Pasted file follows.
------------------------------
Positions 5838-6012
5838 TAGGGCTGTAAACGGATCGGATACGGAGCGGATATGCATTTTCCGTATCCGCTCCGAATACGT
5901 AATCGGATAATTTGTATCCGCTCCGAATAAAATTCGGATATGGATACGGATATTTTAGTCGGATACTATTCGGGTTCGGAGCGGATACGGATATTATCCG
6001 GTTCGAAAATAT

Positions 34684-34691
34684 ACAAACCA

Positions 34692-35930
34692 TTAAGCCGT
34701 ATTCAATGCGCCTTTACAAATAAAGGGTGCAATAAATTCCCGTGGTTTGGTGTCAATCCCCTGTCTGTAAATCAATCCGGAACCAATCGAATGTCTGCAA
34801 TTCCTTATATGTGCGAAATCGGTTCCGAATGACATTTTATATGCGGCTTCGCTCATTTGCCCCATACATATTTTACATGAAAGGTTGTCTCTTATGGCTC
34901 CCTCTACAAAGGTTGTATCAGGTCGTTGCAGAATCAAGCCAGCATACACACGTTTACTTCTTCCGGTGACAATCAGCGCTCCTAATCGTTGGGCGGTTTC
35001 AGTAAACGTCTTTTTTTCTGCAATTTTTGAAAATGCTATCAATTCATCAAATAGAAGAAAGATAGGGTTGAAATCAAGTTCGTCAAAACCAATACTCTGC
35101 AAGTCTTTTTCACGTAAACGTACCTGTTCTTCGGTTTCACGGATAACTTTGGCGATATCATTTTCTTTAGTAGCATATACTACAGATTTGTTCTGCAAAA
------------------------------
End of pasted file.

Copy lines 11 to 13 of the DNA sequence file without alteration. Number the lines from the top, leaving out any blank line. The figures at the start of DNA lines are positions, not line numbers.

34901 CCTCTACAAAGGTTGTATCAGGTCGTTGCAGAATCAAGCCAGCATACACACGTTTACTTCTTCCGGTGACAATCAGCGCTCCTAATCGTTGGGCGGTTTC
35001 AGTAAACGTCTTTTTTTCTGCAATTTTTGAAAATGCTATCAATTCATCAAATAGAAGAAAGATAGGGTTGAAATCAAGTTCGTCAAAACCAATACTCTGC
35101 AAGTCTTTTTCACGTAAACGTACCTGTTCTTCGGTTTCACGGATAACTTTGGCGATATCATTTTCTTTAGTAGCATATACTACAGATTTGTTCTGCAAAA